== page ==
When Ingrid Brown started driving a truck in 1979, it was rare for her to see another woman on the road. Back then, the owner-operator knew of six other female drivers who ran a regular route from North Carolina to California, and they would leave handwritten notes for each other at truck stops.
“We didn’t have cell phones, but we kept in touch with each other. There was a bond,” said Brown, who drives for Rabbit River, based in Holland, MI.
Today, Brown sees more female counterparts on the road, and social media makes it easier to stay in touch. Yet research from the Mineta Transportation Institute (MTI) shows that while women account for 50% of the working population, the transportation industry attracts less than 15% of the female workforce.
“In the past, women didn’t think about it. Women have to see other women doing it before they start thinking about it,” said Ellen Voie, founder of the Women In Trucking (WIT) Association.
That is why flatbed fleet Lone Star Transportation encourages women to share their experiences. “It gives other female drivers the confidence they can do it too,” said Kristi Williams, chief financial officer for the Fort Worth, TX-based carrier.
Lone Star has emphasized outreach to women as part of its social media strategy. It has created a “women in trucking” page on its website and produced a YouTube video featuring a female driver.
“We found that to attract the female drivers, no one could do that better than the women who are already here,” said Williams.
Peterbilt Motors Co. also does outreach through the Peterbilt Women Initiative, an advocacy group comprised of employees who come together to inspire and empower women, said Tina Albert, co-chair of the initiative and an assistant plant manager.
“We need to change women’s perception of the transportation industry to be more attractive to female candidates. Women need to know how exciting the industry is and how much pride can come from contributing to such an important sector of our economy,” Albert explained.
Treana Moniz, a driver for Bison Transport, has noticed a change since she started driving 12 years ago. “What was once just a male occupation is now becoming more and more versatile,” she said. “The trucking industry is so wide there are opportunities for anyone.” That includes driving, safety positions, mechanics and back-office work.
Josephine Berisha, senior vice president of compensation and benefits for XPO Logistics, said the company is seeing double-digit increases in the number of women joining its logistics business and single-digit increases on the less-than-truckload side.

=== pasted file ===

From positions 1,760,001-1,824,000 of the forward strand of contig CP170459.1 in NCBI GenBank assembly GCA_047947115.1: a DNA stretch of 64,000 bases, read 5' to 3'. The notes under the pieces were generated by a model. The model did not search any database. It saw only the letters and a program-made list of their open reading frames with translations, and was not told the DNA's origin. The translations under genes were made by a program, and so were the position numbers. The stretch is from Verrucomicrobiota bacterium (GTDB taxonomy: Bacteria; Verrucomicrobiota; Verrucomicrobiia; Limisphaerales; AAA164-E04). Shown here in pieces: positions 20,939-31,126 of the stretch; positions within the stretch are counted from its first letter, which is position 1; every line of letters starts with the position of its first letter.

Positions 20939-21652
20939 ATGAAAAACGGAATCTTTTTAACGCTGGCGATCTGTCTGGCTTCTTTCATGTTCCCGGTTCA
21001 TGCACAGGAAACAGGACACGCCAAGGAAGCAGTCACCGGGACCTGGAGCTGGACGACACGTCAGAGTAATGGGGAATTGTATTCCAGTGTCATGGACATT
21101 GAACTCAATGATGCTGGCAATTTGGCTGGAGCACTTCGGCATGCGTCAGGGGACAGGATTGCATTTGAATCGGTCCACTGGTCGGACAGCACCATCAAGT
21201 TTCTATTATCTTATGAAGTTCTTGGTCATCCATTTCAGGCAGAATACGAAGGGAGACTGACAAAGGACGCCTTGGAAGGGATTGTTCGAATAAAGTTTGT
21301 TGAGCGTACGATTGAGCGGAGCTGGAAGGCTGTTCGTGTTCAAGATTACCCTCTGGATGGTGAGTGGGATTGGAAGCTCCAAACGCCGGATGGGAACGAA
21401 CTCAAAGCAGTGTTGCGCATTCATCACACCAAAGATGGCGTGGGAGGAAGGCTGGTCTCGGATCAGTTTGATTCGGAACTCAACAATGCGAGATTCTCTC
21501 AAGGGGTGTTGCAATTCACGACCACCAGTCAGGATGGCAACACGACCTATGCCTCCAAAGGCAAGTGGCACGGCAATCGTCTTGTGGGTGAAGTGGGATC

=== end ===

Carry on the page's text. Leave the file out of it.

One area of the warehouse where XPO is seeing women excel is in operating forklifts. “These are some of the higher paying hourly jobs in the warehouse, and our female-powered industrial truck operators are being promoted rapidly,” Berisha said.
A safer driver
One reason fleets are seeking out women drivers is that they tend to be safer. Jeremy Reymer, CEO of DriverReach, an applicant tracking system and member of the American Transportation Research Institute (ATRI) Research Advisory Committee, said male truckers have an 88% higher risk of receiving a reckless driving conviction than their female counterparts.
Males also have a 78% higher risk of receiving a seat belt violation, a 73% higher risk of receiving a traffic signal conviction, and a 70% higher risk of receiving a speeding conviction.
Williams said women tend to log more total miles and stay with their carriers longer. “Anecdotal information says they’re better at paperwork and build stronger relationships,” she said.
Jodi Godfrey, a research associate with MTI, noted the number of women in managerial positions is also growing, and more women are tackling safety and highly technical positions.
“Women tend to be more attracted to communal goal positions and roles where they’re helping society,” she said. “I see more women coming into higher education for civil engineering. In general, the trend for educational attainment has shifted where women account for a higher share of people with degrees.”
Adding more female drivers will translate into more women in leadership positions within the industry, Williams said. “Some of the key people in operations started as drivers,” she explained. “Our CEO started as a driver, and a lot of our key managers have been drivers.”
Importance of mentoring
Williams, who joined Lone Star in 1997 as a staff accountant, said her mentor, former controller and current chief financial officer Don Murray, aided in her success with the company. “He gave me a big picture view of my role, and it really helped to shape who I became,” she said.
Today, Williams works to mentor those on her team, including the existing controller, Tamela Yarbrough, who has been with the company for 12 years.
As drivers, both Brown and Moniz see themselves as mentors. “Not only do I drive for Bison, but I am also on the driver advisory board, and I go to recruiting events. I represent Bison in the truck driving championships and convoy for the Special Olympics,” Moniz said.
Moniz just signed on at Bison to be a driver mentor and said “it will be awesome to help and encourage” drivers as they begin their careers. She is also a Road Knight for the Ontario Trucking Association and serves as an Image Team member for Women In Trucking.
Brown serves on the Women In Trucking Image Team and is part of a safety campaign with the Federal Motor Carrier Safety Administration. “I’m on billboards, public radio, XM Sirius Radio, and I have my name on a TA/Petro,” she said. “I like to share my experience.”
Role models are powerful and are one of the best ways to get women in jobs that have been male dominated, such as driving, XPO’s Berisha said. “There’s no better role model at XPO than Ina Daly, an LTL driver. She’s been with us for almost 35 years, and she’s broken down barriers as the first woman to win the National Truck Driving Championship,” she said.
Attracting Women to Transportation
Voie said Women In Trucking research has shown that 83% of women come into the industry because of a family member or friend.
Brown was exposed to the industry through her grandfather, who was a truck driver, and her father, who owned a road construction company. Brown started by learning to drive dump trucks and heavy equipment. She bought her first truck in 1979 and now hauls everything from reefers to livestock trailers.
Moniz got interested in driving while in high school, but didn’t enter the industry until later in life. She has been driving since 2007, joining Bison Transport in 2013.